My new op-ed on President Obama’s deal to keep Iran from developing nuclear weapons briefly made a point that’s crucial to the domestic U.S. politics that will help determine the agreement’s fate in Congress: on what it means for Israel’s security. Given this central political reality and my own strong “pro-Israel” views, it’s time to spell out what I mean.

First, some truth in advertising. If you’re familiar with my writings, you know that I believe that the core debate over Israel’s security, relationship with the Palestinian Arabs, and future, isn’t close to a fair fight on the merits. Dominating the “pro-Israel” side are pragmatic, morally clear-eyed adults. Dominating their critics’ ranks is a wide variety of psychologically juvenile critics who range from simple naifs determined to wish away the Hobbesian realities of international affairs to guilt-ridden liberals and others farther left who instinctively assume that all unsuccessful peoples – including the Palestinians – mainly have someone else to blame for their plight.

And in a tragic irony, I’ve argued, the Palestinians’ self-styled champions and even many self-styled impartial arbiters– including many U.S. Presidents and foreign governments – have actually prolonged their misery by encouraging them to seek utterly unrealistic goals.

This isn’t to say that I don’t consider valid any criticisms of individual Israeli policies and leaders. And of course, many have come from within Israel itself. It is to say that I believe that the vast bulk of Israel’s critics support positions whose adoption would not ultimately permit that country to survive as a Jewish state.

For such reasons, I suspect that I surprised many readers of my Iran article with the argument that Congress should approve it because it strengthens American security on net (if modestly) – especially if a Yes vote is accompanied by measures that reduce U.S. vulnerability to threats emanating from the Middle East. More important, I probably surprised them further by contending that, having marginalized the Middle East, American support for Israel is likely to increase and become even more reliable because the United States could pursue these policies as a matter of choice rather than strategic necessity.

But the sooner current American supporters of Israel assimilate this notion, the better for them and for the Jewish state. For Iran deal or not, the Middle East is certain to recede as a U.S. foreign policy priority. As a result, from a purely self-interested standpoint, Israel’s security will recede as a U.S. foreign policy priority. Indeed, this transformation has been brewing for decades, and poses an even greater challenge to Israel, its leaders, and its American and other international backers than the Cold War era tensions between U.S. and Israeli interests that date from the Jewish state’s founding in 1948.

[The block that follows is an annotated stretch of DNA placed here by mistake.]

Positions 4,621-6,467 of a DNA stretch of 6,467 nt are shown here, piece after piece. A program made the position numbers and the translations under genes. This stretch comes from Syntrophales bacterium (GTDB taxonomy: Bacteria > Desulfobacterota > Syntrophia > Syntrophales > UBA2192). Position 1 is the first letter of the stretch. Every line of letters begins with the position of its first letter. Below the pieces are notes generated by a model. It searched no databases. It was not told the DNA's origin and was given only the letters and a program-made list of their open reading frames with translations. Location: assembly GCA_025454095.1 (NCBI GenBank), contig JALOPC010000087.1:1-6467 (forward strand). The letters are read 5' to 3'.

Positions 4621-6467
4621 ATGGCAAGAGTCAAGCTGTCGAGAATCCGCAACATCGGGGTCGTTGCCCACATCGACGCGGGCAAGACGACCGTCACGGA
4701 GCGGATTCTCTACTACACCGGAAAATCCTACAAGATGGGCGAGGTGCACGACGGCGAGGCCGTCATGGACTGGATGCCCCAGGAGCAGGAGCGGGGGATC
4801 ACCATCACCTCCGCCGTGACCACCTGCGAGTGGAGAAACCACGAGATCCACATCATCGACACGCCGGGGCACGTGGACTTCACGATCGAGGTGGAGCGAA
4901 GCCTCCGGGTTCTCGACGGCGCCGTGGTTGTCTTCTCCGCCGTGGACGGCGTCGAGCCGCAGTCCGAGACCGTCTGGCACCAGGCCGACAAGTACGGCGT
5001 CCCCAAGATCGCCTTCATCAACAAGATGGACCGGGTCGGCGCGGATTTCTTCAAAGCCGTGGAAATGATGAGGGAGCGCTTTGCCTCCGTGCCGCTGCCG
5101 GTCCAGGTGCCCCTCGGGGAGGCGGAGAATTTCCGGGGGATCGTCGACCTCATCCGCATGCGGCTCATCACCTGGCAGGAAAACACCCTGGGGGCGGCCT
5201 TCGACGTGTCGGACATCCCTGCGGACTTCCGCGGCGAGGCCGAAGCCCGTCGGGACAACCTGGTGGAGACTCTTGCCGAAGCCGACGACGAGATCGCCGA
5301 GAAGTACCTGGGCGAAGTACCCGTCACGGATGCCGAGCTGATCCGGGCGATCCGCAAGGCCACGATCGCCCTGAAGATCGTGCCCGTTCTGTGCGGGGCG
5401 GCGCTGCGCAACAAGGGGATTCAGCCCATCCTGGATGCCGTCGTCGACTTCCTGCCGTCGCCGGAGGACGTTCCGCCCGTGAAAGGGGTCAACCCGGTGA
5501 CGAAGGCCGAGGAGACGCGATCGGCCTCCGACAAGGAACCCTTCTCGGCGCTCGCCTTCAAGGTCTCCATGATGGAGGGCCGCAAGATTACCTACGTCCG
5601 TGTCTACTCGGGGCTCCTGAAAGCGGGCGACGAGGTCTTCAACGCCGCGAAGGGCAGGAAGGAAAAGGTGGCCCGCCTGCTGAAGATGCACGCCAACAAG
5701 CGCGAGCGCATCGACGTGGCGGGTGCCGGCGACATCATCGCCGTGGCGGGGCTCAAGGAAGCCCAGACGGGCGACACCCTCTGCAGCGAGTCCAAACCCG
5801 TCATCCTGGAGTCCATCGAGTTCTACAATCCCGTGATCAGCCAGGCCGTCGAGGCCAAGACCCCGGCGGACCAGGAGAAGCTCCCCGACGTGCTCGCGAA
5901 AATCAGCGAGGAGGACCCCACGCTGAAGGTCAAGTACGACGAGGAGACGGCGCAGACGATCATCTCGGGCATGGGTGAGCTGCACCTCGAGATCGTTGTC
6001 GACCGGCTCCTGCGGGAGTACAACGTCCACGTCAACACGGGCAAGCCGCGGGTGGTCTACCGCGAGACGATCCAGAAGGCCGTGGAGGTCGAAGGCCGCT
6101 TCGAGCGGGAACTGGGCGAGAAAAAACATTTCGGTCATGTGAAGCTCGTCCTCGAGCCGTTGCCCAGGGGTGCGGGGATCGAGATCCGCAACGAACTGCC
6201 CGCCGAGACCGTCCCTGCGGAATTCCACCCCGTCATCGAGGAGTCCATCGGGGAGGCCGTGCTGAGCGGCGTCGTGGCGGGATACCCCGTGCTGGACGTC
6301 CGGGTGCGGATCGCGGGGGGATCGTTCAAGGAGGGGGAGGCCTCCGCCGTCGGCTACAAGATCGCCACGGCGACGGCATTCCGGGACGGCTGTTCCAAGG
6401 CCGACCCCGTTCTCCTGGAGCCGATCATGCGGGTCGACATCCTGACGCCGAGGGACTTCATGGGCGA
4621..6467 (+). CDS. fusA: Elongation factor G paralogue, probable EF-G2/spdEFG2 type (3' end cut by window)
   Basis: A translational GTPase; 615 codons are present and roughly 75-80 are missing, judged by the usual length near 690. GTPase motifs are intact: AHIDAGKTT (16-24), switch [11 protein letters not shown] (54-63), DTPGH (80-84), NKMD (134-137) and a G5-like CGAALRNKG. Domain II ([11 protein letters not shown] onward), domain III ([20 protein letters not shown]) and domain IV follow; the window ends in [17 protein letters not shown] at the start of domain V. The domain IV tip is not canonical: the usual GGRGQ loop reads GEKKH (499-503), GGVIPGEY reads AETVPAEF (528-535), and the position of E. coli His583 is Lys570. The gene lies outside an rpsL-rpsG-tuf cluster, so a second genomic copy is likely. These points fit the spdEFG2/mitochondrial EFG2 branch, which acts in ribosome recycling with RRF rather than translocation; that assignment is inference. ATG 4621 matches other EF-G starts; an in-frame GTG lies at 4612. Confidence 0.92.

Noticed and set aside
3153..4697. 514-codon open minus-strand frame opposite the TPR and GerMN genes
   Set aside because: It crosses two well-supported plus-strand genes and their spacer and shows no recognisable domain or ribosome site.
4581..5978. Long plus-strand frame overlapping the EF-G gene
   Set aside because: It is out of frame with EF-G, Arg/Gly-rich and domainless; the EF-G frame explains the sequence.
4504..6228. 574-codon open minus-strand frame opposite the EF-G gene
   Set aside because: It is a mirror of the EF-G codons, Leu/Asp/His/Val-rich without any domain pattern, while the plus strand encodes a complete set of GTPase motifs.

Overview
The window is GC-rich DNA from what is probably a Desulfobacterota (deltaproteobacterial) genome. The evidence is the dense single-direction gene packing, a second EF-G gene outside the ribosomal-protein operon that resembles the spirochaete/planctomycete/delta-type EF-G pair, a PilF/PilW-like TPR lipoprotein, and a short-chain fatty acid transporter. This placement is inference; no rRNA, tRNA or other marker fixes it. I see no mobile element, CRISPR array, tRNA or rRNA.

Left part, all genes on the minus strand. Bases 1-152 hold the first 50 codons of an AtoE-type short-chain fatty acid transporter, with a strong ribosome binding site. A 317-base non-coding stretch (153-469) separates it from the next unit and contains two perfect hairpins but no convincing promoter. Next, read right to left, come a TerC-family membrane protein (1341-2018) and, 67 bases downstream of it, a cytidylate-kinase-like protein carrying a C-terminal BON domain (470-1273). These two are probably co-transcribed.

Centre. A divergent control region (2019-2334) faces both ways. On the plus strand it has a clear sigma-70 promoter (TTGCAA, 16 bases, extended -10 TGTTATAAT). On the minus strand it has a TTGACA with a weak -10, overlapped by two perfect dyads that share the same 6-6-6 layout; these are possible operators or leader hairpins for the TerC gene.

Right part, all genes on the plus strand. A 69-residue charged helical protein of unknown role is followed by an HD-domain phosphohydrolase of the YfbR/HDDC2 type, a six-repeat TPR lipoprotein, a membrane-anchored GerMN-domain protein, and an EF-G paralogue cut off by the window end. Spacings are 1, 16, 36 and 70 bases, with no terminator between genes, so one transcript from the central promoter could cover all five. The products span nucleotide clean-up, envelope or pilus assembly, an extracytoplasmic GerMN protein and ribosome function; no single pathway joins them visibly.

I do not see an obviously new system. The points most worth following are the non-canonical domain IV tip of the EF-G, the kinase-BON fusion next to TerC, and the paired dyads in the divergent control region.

Until the Iran deal debate reached critical mass, it was difficult to remember a time when a powerful U.S. conventional wisdom didn’t equate Israel’s fate with America’s.  But this consensus (or at least its Washington, D.C. version) was relatively late to develop. Many of President Truman’s top advisers, for example, opposed prompt U.S. recognition of Israeli independence due to two intertwined fears. First, they hoped to avoid antagonizing Arab rulers sitting on huge and vital oil deposits and second, they hoped to avoid driving these rulers closer to the Soviet Union.

Although these concerns persisted with varying degrees of strength through the September 11 attacks, the underlying trend saw the United States and Israel move closer together. American public opinion, meanwhile, had turned strongly pro-Israel since the Jewish state defeated vastly larger Arab forces in the 1967 Six Day War and then faced increasingly serious terror attacks on its own soil and abroad (as during the 1972 Munich Olympics). Israel’s appeal to Americans was also surely heightened by the eruption of Islamic fundamentalism in the Middle East triggered by the Iranian revolution and seizure of American hostages in 1979.

In 2001, the full-blown emergence of another Middle East Muslim terrorist threat – this one capable of striking the American homeland – on top of continuing worries about protecting the flow of Persian Gulf oil, decisively convinced George W. Bush’s administration that Israel’s stability, strongly pro-Western orientation, and intelligence assets were of paramount importance to the United States.

Nonetheless, since the end of the Cold War, first geopolitical and then economic shifts have been unavoidably challenging the strategic logic of a close American alliance with Israel – although U.S. policy has been slow to grasp the implications. The fall of the Soviet Union eliminated the only country able to provide radical Arab regimes with an actual or potential superpower patron, or to threaten Gulf oil flows directly. The USSR’s demise also denied more moderate regional governments the leverage over Washington inevitably provided by a prospective rival for their allegiances. By the same token, however, staunch Israeli support became less important for achieving America’s regional objectives.